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Tuesday, May 21, 2024

9FIBER: The Invisible Industry Innovation For A Cleaner World

9FIBER is working towards reducing the dependency on petrol-based products and exploiting virgin forests by providing hemp-based, organic materials for end products.

It’s hard to explain or visualize how an end product of discarded hemp is recycled. 

Over 300 million people in the U.S. interact with products made with virgin forest wood pulp and petroleum-based additives multiple times a day. These additives are used in many processes, including stabilizers, thickeners and filler. Most people are entirely unaware of the additives in their products and have little idea as to why they are needed. Currently, U.S. labels do not require products to list all ingredients or additives in volume.

For some, it’s not a big problem. But for the hundreds of millions of people who want to know what they’re eating, wearing or sitting on, 9FIBER is adding a layer of transparency to the U.S. market that doesn’t currently exist.

What’s more difficult to understand is why these additives are even necessary. This may be hard to digest, but the fact of the matter is that we are consuming additives such as thickeners found in ice cream or whipped toppings or preservatives that absorb moisture in shredded cheese.

However, this invisible industry is worth explaining.

There has been a great deal of interest in hemp as a renewable source of fiber. But conventional processing uses toxic chemicals and results in a lot of waste. What if hemp could be sustainably processed, using the entire plant and reducing waste materials post-processing — AND could help save trees? Sound too good to be true? 9FIBER doesn’t think so!

Why is hemp such an important product?

According to 9FIBER, hemp is one of the strongest and most durable of all natural textile fibers. Products made from hemp have been shown to outlast other products by many years. Hemp is extremely strong and holds its shape incredibly well, stretching less than any other natural fiber.

As a fabric, hemp provides all the warmth and softness of a natural textile but with a superior durability found in a few other materials. Textiles made from hemp are extremely versatile and can be used for countless types of apparel, accessories and shoes, ranging from retail to boutique quality.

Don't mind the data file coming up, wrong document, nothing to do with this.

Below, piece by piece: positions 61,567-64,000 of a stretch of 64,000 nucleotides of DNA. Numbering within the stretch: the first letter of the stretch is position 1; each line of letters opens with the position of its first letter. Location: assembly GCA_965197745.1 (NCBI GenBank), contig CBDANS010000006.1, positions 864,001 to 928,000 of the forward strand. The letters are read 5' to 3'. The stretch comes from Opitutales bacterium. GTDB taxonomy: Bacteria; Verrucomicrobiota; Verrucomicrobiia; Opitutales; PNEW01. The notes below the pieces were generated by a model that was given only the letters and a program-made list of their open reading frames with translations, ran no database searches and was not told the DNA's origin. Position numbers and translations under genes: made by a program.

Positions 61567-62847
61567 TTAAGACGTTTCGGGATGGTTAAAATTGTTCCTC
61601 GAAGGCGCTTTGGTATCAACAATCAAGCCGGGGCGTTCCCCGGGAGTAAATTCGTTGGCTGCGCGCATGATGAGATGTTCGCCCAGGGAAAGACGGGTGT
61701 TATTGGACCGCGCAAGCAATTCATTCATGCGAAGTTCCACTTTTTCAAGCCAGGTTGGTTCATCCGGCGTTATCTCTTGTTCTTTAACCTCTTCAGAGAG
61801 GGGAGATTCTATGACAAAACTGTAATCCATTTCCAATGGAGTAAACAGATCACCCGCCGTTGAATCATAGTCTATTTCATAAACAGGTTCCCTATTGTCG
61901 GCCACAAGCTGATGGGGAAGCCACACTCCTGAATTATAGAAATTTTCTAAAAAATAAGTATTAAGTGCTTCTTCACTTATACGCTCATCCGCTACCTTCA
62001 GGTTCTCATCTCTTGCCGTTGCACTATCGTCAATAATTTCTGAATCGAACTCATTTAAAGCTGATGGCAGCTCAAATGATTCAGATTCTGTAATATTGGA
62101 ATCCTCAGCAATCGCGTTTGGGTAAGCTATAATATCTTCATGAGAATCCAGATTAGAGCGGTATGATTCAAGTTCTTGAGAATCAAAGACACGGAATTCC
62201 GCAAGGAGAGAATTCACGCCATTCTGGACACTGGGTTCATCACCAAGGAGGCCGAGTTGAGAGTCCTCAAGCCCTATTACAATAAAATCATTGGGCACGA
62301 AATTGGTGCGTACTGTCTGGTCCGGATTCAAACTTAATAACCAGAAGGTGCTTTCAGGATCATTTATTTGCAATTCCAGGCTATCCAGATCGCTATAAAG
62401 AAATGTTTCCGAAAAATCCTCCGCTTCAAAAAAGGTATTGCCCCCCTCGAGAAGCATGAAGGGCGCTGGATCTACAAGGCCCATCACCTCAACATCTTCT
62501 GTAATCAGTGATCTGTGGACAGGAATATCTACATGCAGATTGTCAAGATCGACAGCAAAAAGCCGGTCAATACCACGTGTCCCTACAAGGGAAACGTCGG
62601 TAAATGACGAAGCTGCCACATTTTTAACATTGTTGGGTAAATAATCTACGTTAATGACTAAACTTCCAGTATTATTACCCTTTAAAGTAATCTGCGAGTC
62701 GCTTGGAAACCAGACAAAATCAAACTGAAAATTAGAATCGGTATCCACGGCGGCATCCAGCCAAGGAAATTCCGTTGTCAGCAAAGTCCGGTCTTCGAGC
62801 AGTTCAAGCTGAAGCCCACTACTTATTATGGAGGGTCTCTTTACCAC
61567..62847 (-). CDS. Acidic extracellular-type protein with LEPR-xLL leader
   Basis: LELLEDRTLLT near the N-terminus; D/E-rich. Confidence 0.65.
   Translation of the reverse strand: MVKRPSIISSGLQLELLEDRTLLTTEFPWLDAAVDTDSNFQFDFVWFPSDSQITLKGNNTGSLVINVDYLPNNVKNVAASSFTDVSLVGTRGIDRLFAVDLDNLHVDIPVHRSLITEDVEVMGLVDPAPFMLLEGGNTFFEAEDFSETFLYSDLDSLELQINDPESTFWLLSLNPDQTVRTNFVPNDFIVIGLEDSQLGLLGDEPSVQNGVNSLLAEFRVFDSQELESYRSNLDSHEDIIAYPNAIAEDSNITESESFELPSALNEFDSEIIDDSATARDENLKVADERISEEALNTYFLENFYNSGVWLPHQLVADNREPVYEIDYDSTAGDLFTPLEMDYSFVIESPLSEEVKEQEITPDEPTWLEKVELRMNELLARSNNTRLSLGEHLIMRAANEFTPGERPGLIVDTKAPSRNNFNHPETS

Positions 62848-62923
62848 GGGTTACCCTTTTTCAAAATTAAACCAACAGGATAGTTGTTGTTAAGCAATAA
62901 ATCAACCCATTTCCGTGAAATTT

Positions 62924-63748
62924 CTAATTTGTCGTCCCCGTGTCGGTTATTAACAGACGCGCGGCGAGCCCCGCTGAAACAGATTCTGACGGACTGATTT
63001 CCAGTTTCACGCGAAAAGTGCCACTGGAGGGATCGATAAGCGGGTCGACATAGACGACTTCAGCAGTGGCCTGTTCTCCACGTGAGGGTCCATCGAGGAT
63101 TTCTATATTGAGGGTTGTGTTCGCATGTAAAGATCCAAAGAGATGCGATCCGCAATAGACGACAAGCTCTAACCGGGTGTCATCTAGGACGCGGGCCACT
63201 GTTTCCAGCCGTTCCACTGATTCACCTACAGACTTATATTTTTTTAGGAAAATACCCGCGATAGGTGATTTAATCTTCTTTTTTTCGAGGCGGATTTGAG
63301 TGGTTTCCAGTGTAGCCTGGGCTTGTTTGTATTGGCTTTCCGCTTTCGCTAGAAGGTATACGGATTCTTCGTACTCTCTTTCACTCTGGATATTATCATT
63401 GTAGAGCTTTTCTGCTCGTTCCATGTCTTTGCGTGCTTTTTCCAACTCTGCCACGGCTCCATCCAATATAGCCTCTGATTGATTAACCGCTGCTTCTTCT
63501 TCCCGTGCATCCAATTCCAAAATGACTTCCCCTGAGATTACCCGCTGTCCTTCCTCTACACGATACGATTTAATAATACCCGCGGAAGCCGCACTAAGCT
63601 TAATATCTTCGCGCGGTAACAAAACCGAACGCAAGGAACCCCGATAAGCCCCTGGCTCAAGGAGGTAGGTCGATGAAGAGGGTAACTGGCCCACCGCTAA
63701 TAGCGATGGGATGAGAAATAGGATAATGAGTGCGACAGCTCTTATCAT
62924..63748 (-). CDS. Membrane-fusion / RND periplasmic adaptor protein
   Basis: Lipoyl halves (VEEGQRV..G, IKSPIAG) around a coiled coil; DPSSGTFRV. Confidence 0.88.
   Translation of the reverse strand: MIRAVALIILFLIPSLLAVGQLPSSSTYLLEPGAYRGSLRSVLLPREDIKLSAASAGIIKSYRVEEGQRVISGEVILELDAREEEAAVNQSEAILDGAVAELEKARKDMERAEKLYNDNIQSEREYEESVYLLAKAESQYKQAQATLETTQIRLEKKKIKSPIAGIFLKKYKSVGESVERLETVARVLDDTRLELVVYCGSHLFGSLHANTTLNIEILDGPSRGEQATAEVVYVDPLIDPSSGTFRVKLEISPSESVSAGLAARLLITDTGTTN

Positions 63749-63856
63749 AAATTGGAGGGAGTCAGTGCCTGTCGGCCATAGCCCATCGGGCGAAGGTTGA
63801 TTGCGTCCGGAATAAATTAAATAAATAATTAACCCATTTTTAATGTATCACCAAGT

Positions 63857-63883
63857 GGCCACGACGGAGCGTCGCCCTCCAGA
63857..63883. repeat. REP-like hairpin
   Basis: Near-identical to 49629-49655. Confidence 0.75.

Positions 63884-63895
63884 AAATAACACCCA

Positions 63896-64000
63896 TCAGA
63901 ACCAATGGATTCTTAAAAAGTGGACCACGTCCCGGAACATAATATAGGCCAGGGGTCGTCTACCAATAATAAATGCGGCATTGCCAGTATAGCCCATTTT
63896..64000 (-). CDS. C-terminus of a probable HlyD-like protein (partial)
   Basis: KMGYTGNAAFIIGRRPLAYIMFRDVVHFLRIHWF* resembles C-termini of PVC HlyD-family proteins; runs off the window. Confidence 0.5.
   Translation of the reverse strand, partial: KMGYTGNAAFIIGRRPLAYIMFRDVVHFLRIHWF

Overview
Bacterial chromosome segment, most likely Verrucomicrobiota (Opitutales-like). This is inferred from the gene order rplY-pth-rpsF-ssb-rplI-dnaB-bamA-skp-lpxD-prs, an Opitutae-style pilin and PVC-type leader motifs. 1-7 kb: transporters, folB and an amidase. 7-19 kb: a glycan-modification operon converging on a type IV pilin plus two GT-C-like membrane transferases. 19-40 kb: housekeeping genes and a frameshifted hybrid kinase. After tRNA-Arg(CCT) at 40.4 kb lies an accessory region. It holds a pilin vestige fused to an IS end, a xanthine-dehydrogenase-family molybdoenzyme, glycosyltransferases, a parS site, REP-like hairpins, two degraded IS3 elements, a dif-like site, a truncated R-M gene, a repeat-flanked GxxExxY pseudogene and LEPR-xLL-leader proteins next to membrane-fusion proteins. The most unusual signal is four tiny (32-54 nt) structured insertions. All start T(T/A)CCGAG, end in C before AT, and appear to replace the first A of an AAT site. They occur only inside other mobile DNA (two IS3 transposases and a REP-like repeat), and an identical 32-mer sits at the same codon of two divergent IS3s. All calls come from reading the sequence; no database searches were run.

Hemp’s long bast fibers are ideal for pulping into high-quality pulp. Because of their tensile strength, hemp fibers are an excellent material for high-end specialized paper products such as tea bags, currency paper and specialty filters.

Hemp fibers can also be blended with other pulp fibers such as wheat straw or flax or even recycled wood to increase paper performance, strength and recyclability.

By manufacturing plastics from renewable, non-toxic, biodegradable hemp, cellulose industries not only reduce their carbon footprint but also help ease the burden on our nation’s landfills – many of which are operating at or near full capacity. 

Green Living Magazine spoke with Adin Alai, the CEO and founder of 9FIBER, Inc., a U.S.-based agro-tech company that uses proprietary technology to eliminate toxic chemicals and inefficiencies in the hemp industry. Through innovations in cellulose and fiber derivative processing, 9FIBER technology drives circular economies through waste diversion in nine industries: Auto, plastics, paper, composite, semiconductor, non-wovens, medical absorbents, construction and textile industries.